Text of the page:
Effects on Driving: The drug manufacturer suggests individuals treated with diazepam be cautioned against engaging in hazardous occupations requiring complete mental alertness such as driving a motor vehicle. Simulator and driving studies have shown that diazepam produces significant driving impairment over multiple doses. Single doses of diazepam can increase lateral deviation of lane control, reduce reaction times, reduce ability to perform multiple tasks, decrease attention, adversely effect memory and cognition, and increase the effects of fatigue. Significant impairment is further increased when diazepam is combined with low concentrations of alcohol (0.05 g/100 mL). A number of epidemiological studies have been conducted to evaluate the risk of crashes associated with the use of diazepam and other benzodiazepines. These show a range of relative risk, but most demonstrate increases in risk compared to drug free drivers. These increases have been twice to several fold. The elderly may have an increased risk of a motor vehicle crash.
Performance Effects: Laboratory studies have been limited to much lower doses than those used by methamphetamine abusers. Doses of 10-30 mg methamphetamine have shown to improve reaction time, relief fatigue, improve cognitive function testing, increase subjective feelings of alertness, increase time estimation, and increase euphoria. However, subjects were willing to make more high-risk choices. The majority of laboratory tests were administered 1 hour post dose. Expected performance effects following higher doses may include agitation, inability to focus attention on divided attention tasks, inattention, restlessness, motor excitation, increased reaction time, and time distortion, depressed reflexes, poor balance and coordination, and inability to follow directions.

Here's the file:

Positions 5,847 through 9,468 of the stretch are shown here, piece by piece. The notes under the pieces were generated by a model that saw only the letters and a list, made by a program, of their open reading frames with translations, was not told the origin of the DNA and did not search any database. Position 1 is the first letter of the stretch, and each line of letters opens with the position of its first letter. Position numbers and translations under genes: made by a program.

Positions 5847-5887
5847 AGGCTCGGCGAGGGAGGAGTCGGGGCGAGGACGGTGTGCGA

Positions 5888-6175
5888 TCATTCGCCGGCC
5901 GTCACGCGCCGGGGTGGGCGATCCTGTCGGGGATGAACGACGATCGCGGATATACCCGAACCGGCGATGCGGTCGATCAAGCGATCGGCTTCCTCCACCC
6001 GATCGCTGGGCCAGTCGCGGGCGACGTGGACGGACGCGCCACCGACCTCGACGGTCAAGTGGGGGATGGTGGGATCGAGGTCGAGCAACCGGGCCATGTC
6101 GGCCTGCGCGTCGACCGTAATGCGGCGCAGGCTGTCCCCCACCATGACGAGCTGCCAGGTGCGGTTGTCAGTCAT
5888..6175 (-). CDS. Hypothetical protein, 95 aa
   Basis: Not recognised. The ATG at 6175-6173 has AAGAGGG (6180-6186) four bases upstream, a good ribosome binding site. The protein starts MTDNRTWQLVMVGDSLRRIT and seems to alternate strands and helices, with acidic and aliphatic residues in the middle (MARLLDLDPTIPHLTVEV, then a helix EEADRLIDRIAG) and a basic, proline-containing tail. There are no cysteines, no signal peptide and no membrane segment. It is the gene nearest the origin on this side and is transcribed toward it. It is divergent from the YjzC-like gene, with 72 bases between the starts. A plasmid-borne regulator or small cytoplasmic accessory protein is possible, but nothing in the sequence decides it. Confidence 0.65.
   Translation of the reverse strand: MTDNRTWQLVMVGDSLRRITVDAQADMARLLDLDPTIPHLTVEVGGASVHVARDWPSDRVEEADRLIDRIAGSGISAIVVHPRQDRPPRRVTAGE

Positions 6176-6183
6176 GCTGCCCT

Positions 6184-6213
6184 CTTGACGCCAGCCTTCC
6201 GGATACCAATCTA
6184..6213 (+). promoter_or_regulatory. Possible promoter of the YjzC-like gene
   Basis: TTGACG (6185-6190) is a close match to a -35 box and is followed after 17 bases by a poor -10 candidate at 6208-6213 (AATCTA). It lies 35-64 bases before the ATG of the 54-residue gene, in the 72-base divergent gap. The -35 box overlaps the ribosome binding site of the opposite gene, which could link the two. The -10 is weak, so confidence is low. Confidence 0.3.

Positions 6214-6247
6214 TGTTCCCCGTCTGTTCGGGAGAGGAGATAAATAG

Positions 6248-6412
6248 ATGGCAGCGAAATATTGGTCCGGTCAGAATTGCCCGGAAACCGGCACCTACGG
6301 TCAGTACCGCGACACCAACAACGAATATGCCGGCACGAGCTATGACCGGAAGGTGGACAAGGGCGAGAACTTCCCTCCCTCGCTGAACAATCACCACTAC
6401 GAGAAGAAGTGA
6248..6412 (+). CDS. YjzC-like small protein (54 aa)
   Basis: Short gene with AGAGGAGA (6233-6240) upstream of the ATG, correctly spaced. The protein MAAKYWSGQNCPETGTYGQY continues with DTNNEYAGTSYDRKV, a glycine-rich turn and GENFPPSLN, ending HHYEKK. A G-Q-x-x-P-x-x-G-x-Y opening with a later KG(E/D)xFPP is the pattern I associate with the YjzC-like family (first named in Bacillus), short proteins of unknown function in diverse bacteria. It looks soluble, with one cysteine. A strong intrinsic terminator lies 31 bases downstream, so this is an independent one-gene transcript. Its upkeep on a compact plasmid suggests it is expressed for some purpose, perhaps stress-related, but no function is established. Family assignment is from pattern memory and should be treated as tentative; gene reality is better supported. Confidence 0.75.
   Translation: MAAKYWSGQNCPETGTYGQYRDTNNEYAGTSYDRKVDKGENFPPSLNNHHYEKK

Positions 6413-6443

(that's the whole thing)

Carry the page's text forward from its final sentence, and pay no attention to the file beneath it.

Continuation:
Effects on Driving: The drug manufacturer states that individuals should be informed that methamphetamine and amphetamine may impair the ability to engage in potentially hazardous activities such as driving a motor vehicle. In epidemiology studies drive-off-the-road type accidents, high speed, failing to stop, diminished divided attention, inattentive driving, impatience, and high risk driving have been reported. Significant impairment of driving performance would also be expected during drug withdrawal. In a recent review of 101 driving under the influence cases, where methamphetamine was the only drug detected, blood concentrations ranged from <0.05-2.36 mg/L (mean 0.35 mg/L, median 0.23 mg/L). Driving and driver behaviors included speeding, lane travel, erratic driving, accidents, nervousness, rapid and non-stop speech, unintelligible speech, disorientation, agitation, staggering and awkward movements, irrational or violent behavior, and unconsciousness. Impairment was attributed to distraction, disorientation, motor excitation, hyperactive reflexes, general cognitive impairment, or withdrawal, fatigue and hypersomnolence.